Lightning, Hurricanes, and Blizzards

The Science of Storms

From the Series Weatherwise

  • Interest Level: Grade 4 - Grade 8
  • Reading Level: Grade 4

What causes thunderstorms and lightning? Where and why do hurricanes form? How are blizzards more dangerous than other snowstorms?

To answer these questions, you’ll need to know about nature’s most powerful weather events. Storms of all types and sizes occur around the globe. Each storm needs just the right combination of weather conditions to form and become dangerous—or even destructive. In this fact-packed book, discover how storms form, where they strike, and what makes them so powerful.

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Interest Level Grade 4 - Grade 8
Reading Level Grade 4
Genre Science
Publisher Lerner Publishing Group
Imprint Lerner Publications ™
Language English
Publication Date 2010-08-01
Reading Counts! Level 4.6
Text Type Informational/Explanatory
BISACS JNF037080, JNF051160
Dewey 551.55
Graphics Full-color illustrations
Lexile 750
ATOS Reading Level 5.0
Accelerated Reader® Quiz 138497
Accelerated Reader® Points 1.0
Features Awards, Bibliography/further reading, Glossary, Index, Reviewed, and Sidebars

Author: Paul Fleisher

Paul Fleisher has spent his working life as an educator and writer. His books for young people cover a variety of science, ecology and natural history subjects. He has also written several widely-used classroom activity books on thinking games, social activism, and creative writing. Paul currently works as an adjunct professor in the school of education at Virginia Commonwealth University, as well as assistant to the director of the Richmond Peace Education Center. He also teaches classes in writing at the University of Richmond. Prior to taking early retirement in 2005, he taught gifted elementary and middle school students in the Richmond, Virginia Public Schools for almost 30 years. During that time, he helped develop numerous interdisciplinary instructional units on topics including Humor, Justice, Engineering and Design and The Art and Science of Music. Paul was in the vanguard of teaching educational technology in Richmond Public Schools, teaching computer programming and web design to his students. He has offered workshops on team-building, thinking games, teaching writing, and other topics at educational conferences for many years. Paul remains an activist for peace and social justice. He currently serves on the boards of the Virginia Forum and the Virginia Museum of Natural History. He has also served terms on the Virginia Education Association's Fitz Turner Commission for Human and Civil Rights, and the Virginia Chapter of the ACLU. In 1988 Paul received the Virginia Education Association Award for Peace and International Relations and in 1999 he was awarded the Thomas Jefferson Medal for Outstanding Contributions to Natural Science Education. It is Paul's great good fortune to be married to educator Debra Sims Fleisher, who has taught him much of what he knows about working in a classroom, as well as how to live as a more decent human being. In his spare time Paul is an avid gardener, cook, and reader.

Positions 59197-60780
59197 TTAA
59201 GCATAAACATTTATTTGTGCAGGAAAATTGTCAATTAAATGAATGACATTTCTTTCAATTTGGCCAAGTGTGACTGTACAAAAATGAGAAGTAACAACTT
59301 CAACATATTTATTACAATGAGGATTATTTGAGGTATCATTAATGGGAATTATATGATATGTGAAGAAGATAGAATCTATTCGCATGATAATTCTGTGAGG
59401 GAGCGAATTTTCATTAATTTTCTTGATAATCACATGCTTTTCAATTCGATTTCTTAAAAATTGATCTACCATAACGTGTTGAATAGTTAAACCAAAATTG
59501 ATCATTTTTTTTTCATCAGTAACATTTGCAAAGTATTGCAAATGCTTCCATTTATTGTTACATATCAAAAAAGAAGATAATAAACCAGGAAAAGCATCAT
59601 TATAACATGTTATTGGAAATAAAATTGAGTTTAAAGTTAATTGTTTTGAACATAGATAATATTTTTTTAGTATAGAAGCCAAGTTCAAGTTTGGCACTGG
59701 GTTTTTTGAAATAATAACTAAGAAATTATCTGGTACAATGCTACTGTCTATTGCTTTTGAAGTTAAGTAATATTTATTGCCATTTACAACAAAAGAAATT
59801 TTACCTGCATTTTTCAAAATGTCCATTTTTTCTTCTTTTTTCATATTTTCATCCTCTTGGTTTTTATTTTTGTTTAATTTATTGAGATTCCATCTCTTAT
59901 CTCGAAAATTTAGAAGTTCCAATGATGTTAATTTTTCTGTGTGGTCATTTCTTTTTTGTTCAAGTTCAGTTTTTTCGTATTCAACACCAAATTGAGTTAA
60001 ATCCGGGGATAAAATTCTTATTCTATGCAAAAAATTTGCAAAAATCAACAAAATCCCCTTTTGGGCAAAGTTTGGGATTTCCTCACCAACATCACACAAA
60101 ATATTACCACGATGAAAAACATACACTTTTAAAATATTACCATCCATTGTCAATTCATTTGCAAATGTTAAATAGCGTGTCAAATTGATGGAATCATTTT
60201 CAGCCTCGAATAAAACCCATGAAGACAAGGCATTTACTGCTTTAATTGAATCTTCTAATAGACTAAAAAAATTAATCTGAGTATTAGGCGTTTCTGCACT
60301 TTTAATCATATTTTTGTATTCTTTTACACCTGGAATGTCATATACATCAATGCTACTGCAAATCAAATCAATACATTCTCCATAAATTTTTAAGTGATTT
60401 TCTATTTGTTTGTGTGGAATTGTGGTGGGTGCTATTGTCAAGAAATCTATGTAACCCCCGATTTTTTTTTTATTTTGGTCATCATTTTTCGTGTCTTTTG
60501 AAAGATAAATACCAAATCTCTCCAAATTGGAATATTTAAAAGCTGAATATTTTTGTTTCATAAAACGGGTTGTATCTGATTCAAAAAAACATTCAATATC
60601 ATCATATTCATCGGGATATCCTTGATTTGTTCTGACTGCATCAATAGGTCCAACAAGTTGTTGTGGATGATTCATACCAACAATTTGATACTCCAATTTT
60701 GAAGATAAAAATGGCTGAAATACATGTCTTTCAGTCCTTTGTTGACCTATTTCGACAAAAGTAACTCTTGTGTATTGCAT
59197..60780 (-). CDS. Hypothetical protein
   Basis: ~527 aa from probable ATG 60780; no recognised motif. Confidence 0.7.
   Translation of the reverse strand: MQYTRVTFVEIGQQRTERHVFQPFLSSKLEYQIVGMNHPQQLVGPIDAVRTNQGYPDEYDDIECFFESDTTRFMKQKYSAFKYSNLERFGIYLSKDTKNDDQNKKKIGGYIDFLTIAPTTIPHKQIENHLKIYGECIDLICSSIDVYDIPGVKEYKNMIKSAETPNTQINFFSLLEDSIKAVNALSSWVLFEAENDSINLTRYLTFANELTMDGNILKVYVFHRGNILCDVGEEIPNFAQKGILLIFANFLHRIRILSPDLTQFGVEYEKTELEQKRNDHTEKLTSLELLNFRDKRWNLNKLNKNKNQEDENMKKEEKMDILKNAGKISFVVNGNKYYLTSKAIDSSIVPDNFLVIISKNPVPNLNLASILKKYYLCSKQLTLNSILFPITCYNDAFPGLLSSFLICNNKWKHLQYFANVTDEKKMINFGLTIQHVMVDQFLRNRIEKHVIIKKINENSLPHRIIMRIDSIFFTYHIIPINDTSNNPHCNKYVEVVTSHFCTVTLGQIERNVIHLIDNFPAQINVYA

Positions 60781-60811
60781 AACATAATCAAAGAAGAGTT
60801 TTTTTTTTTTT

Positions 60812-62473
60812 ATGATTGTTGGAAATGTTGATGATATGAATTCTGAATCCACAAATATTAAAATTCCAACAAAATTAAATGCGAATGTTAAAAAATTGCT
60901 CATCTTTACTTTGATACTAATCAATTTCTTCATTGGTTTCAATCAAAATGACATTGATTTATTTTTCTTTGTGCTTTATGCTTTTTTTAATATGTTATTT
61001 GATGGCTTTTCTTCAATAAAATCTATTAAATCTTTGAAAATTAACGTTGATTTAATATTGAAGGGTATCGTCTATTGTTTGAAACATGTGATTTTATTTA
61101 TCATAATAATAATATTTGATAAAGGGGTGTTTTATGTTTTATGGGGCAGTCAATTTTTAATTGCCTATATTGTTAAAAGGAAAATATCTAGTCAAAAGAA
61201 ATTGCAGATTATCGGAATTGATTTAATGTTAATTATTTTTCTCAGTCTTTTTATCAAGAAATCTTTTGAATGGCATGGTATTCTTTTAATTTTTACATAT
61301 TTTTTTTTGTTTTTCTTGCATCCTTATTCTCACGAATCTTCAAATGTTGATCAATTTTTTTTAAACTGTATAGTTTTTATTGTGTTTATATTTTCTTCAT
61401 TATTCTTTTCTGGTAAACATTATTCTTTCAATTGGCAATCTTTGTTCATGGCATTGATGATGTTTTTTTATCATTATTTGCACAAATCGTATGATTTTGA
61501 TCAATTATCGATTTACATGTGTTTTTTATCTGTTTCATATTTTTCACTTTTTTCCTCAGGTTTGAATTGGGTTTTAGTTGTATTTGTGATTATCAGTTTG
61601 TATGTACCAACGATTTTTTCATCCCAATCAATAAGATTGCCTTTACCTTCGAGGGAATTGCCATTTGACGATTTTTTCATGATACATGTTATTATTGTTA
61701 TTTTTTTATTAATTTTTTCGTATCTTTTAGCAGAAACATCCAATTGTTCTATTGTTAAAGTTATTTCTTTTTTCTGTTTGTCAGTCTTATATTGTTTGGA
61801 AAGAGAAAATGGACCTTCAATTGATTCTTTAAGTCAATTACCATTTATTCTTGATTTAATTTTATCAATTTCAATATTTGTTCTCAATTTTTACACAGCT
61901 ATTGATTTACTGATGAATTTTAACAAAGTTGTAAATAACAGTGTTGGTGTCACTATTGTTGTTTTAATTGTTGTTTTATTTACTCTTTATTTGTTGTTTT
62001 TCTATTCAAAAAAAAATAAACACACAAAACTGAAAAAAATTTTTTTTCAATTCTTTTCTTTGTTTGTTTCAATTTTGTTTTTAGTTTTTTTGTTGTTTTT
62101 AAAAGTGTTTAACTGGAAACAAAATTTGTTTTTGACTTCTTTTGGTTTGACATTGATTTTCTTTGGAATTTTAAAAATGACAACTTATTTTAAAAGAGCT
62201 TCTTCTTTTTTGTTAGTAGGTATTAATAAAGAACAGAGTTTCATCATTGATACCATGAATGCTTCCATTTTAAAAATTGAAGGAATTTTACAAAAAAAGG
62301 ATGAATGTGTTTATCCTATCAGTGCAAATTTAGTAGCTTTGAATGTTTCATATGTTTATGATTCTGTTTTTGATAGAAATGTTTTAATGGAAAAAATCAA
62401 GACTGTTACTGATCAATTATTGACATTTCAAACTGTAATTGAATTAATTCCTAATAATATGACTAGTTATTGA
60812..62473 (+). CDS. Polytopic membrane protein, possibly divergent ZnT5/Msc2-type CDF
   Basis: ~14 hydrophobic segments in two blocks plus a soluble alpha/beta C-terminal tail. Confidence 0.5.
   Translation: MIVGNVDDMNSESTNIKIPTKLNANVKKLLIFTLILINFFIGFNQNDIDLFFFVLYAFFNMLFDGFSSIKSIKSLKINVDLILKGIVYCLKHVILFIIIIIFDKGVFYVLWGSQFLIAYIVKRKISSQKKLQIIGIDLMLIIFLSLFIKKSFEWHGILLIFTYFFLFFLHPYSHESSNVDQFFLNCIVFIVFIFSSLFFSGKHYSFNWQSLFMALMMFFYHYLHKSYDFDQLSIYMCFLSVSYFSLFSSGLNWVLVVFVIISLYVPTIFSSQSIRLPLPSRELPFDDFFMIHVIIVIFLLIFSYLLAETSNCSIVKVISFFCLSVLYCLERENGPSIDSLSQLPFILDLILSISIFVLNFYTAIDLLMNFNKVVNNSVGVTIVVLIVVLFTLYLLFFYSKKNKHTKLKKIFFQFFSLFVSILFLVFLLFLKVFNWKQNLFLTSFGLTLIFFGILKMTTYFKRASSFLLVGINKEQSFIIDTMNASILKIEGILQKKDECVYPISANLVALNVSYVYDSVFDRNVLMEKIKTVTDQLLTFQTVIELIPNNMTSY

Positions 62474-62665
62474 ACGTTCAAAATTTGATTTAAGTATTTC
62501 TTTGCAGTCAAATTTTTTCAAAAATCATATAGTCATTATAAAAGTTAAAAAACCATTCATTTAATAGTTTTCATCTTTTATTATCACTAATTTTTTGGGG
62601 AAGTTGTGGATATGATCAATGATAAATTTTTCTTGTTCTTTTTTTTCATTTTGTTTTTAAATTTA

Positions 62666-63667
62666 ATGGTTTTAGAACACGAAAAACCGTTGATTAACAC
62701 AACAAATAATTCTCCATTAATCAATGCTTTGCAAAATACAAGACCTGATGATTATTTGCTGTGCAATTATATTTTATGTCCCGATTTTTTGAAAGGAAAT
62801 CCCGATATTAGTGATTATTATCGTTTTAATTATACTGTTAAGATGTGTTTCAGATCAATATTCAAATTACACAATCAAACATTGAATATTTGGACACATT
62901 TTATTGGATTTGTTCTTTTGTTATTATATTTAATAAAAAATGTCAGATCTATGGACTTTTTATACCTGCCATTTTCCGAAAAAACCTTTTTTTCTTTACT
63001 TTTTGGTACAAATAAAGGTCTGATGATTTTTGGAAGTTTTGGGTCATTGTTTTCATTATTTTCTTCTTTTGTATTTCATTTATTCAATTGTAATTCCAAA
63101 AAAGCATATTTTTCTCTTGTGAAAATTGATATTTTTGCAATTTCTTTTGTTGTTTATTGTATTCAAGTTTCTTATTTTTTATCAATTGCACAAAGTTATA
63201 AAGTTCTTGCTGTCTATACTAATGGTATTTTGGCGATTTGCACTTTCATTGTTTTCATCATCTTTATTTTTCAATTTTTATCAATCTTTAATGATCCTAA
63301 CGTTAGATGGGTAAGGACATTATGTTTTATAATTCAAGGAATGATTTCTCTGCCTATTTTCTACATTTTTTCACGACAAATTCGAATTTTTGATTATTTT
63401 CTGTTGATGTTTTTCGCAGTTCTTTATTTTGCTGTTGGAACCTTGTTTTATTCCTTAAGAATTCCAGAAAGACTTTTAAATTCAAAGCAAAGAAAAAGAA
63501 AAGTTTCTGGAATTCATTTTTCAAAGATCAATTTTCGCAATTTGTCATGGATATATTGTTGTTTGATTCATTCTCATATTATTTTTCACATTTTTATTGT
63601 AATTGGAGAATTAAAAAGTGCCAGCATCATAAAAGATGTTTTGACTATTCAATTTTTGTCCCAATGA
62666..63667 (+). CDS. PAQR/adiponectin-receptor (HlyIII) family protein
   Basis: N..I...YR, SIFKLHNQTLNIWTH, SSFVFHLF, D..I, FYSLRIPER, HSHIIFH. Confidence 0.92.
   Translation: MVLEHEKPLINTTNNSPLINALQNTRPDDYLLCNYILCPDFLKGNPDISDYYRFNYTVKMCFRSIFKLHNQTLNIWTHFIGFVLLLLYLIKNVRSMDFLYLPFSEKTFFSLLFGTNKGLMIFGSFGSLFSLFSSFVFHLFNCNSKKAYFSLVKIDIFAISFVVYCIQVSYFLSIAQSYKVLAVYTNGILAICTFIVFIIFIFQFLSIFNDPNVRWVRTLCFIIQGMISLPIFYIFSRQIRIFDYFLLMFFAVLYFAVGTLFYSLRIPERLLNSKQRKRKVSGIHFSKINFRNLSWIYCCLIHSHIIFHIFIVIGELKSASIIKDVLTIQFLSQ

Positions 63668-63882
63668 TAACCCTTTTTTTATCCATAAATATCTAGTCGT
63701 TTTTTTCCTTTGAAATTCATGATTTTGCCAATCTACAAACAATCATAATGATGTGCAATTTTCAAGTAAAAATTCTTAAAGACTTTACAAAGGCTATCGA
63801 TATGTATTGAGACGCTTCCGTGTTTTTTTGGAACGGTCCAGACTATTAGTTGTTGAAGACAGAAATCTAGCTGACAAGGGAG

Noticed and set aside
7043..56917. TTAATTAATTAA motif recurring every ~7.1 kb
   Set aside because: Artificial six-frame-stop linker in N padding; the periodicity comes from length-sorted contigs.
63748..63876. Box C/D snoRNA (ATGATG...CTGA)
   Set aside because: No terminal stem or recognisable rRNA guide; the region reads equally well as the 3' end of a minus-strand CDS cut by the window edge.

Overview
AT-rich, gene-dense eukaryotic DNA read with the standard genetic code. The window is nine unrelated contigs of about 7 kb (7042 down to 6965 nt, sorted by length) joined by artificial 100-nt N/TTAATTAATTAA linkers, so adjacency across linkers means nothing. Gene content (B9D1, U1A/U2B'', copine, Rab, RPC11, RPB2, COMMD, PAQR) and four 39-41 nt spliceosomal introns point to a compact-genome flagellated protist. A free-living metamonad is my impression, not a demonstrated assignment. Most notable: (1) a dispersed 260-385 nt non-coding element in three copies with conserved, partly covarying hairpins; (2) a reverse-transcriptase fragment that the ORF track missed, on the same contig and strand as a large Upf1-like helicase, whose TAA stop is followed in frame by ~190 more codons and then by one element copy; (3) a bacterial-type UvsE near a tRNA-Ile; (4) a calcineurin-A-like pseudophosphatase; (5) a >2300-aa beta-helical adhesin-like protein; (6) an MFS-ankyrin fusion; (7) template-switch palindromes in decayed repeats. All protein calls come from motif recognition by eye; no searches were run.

• Children's Book Committee at Bank Street College Best Children's Book of the Year, Winner, 2012


The Horn Book Guide

“Each of these books focuses on a set of weather-related phenomena. Chapters are well-organized and contain clear explanations. The crisp layout contains plenty of captioned photos and diagrams, as well as sidebars that feature interesting facts and suggestions for observations readers can record in their backyards.” —The Horn Book Guide

Library Media Connection

“This series would be attractive to students interested in weather and would work well for reports. It would be a nice addition to any library collection that is lacking up to date information about weather.” —Library Media Connection

Science Books & Films

“This volume, which is part of a series that covers weather forecasting, the atmosphere, storms, and precipitation, is a good research tool for upper elementary and middle school students. It introduces a great deal of information in a straightforward, interesting manner. The facts are accurate and the information is current. The book would be a good addition to elementary schools and public libraries or for young adults interested in the causes of weather.” —Science Books & Films